Dance workouts shake up mundane exercise routines

By: Tiffany Esshaki | C&G Newspapers | Published March 11, 2015

 Zumba Fitness instructor Ivy Mitchell leads students through a routine on the Detroit Pistons court.

Zumba Fitness instructor Ivy Mitchell leads students through a routine on the Detroit Pistons court.

Photo provided by Ivy Mitchell

METRO DETROIT — Bored with barbells and sick of stair climbers? You’re not the only one. More and more people are making dance a part of their regular workout routine — and they’re having a great time doing it.


Ivy Mitchell, of Clawson, knows how effective it can be to take exercising out of the gym and onto the dance floor. She teaches Zumba fitness classes in Clawson and Eastpointe, guiding students through interval-style full-body workouts masked as upbeat dance routines.


“The motto is, ‘Ditch the workout, join the party,’” said Mitchell, who’s certified with the Aerobics and Fitness Association of America. “The classes are supposed to be designed so anybody and everybody can step into the classroom and jump right in. And the music really taps into a range of international rhythms: hip-hop, Latin, belly dancing. We’re able to cater to everyone from every background.”


Though Mitchell is a dance floor diva now, she said that wasn’t the case in 2008. Despite a history in the military and an active past, she found herself out of shape and lacking motivation.


“At the time, I was overweight. I had gained 40 pounds and was grieving the loss of my mother. I went to class and I couldn’t understand why I was breathing so hard; I couldn’t keep up and almost threw up. I made the decision not to come back until I lost some weight,” she said.


But Mitchell said she noticed an older woman in the class who gave her the boost she needed to come back to the next class. She remembers that the woman wasn’t moving at the same intensity as the instructor, but instead at her own pace.


“She had this look of euphoria on her face. She was having the best time. So I decided to move at my own pace, too,” she explained. “That was it. I would go to class and I would smile. I felt happiness I hadn’t felt in over a year.”


Mitchell started to shed pounds and get stronger. The release of endorphins during workouts probably contributed to her good mood, as well. But the key, really, was and still is that signature Zumba music.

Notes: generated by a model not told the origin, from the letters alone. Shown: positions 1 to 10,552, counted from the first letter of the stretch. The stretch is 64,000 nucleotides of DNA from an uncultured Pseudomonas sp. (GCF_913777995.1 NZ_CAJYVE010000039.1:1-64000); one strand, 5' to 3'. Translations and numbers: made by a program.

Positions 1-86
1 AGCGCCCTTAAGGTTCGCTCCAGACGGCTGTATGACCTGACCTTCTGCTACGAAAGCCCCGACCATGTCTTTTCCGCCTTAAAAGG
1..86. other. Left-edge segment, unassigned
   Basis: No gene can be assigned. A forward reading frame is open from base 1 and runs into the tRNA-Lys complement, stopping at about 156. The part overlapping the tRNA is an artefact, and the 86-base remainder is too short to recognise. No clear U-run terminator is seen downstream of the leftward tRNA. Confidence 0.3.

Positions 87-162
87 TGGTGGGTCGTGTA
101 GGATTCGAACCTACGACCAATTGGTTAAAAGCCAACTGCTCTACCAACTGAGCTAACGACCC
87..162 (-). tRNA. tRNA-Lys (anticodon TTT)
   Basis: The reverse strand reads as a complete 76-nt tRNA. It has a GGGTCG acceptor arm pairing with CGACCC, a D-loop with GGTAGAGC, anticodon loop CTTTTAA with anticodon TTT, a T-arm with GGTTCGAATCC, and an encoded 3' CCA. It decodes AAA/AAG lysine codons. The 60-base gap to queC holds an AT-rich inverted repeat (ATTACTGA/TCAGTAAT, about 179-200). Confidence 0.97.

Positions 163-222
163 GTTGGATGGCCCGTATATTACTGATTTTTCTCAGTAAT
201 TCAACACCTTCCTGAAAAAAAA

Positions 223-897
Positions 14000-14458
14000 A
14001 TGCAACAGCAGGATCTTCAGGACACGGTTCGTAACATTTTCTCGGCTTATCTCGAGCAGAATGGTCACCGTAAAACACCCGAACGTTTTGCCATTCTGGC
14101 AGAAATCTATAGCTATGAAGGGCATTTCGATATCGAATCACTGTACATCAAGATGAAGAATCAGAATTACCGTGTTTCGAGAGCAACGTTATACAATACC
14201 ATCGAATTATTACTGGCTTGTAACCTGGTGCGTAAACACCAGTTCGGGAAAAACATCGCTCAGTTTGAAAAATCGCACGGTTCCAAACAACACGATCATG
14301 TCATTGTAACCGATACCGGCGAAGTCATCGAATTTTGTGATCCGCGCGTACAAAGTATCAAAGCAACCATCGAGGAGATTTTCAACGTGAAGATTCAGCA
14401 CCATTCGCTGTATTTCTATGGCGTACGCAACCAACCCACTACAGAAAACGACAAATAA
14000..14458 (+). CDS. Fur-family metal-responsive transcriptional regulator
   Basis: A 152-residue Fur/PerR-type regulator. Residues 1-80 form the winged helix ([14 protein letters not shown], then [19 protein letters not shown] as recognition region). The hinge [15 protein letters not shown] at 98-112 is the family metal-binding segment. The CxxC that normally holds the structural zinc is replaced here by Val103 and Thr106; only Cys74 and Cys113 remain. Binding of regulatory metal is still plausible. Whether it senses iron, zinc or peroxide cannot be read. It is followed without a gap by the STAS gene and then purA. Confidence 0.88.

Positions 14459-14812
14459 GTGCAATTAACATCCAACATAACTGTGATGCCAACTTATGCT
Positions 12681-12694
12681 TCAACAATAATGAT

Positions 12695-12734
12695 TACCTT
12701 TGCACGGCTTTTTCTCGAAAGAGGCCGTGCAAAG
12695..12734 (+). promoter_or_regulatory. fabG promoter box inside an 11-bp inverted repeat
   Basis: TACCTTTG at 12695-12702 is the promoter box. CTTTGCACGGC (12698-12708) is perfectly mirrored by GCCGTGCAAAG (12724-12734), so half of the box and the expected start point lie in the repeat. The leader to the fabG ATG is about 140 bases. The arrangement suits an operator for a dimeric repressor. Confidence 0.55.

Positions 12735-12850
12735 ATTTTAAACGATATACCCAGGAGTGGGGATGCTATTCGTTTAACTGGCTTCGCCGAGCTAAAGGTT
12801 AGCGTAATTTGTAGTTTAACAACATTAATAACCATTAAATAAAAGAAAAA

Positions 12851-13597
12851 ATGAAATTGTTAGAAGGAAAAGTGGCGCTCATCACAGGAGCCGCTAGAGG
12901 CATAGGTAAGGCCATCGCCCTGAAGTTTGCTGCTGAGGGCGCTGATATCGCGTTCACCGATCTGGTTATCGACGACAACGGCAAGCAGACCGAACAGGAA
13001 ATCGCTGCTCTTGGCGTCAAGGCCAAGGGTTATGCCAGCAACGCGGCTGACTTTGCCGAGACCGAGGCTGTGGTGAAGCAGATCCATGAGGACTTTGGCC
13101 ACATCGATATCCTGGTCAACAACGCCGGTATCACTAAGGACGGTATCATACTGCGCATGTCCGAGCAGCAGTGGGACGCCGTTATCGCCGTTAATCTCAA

“The music makes you so happy,” she said. “You just want to move.”


Zumba, some will say, is a new version of an old dance fitness favorite: Jazzercise. Yvonne Lewis is a Jazzercise franchise owner and teaches at Fraser Hockeyland.


She’s noticed a resurgence in dance for health and fitness, and she said it’s exciting to see a new generation get in on the action.


“Jazzercise started in 1969. I started teaching in 1984, and things were so different then than they are now. We’re on the cutting edge of the fitness industry, and we’re really happy about that,” said Lewis.


One of the most notable differences in the program is the range of formats — sure, there are still some jazz routines and poppy tunes thrown in the mix. But participants can choose from Latin dance-based classes, classes based on kickboxing principles and other options.


“It’s Top 40 (music), some country, beautiful stretching music — there’s something that will appeal to everybody,” she said.


Like Zumba, Lewis said, a benefit to Jazzercise is that nearly all of the movements can be adjusted to accommodate any fitness level.


“If there’s a student who has tender shoulders or tender knees, we can do modifications for every movement,” she said. “Even Jazzercise through pregnancy is very safe. Some (participants) might hold a wall or stand instead of laying on the floor for an exercise.”


Those dancers looking for a twist on a true classic might want to try one of the newest trends: barre workouts. These classes are based on the principles of ballet exercises, giving students the flexible, lean muscles ballerinas are known for. But the environment is a bit livelier, so there are still plenty of calories to be burned.


Donna Gross opened her barre studio, Relevé, in Birmingham three years ago because she wanted to combine her dance background with her experience as a certified personal trainer.


As for why her students keep coming back — she said it really depends on who you ask. For some, it’s for the social aspect of visiting with friends during workouts. There are also the benefits of increased balance and posture that come inherently with ballet training, Gross said.


But really, she said, the results are hard to argue with.


“They love reporting back to me that they can now fit into this dress that they haven’t fit into in a while, or that their husbands are now complimenting them on their figures. It’s really fun to hear,” said Gross.


No special ballet shoes are required for barre workout classes, though Gross said many students purchase them anyway to get into the spirit. And while no experience is needed to take a turn on the dance floor, participants sometimes find themselves focusing on their technique instead of their waistlines.


“When you’re doing barre and you’re concentrating on form and correct movements, there’s no room in your brain to think about what you need to pick up at the grocery store or the pile of work on your desk. It really is the time out from your day, and it’s a stress reliever because of that,” she said.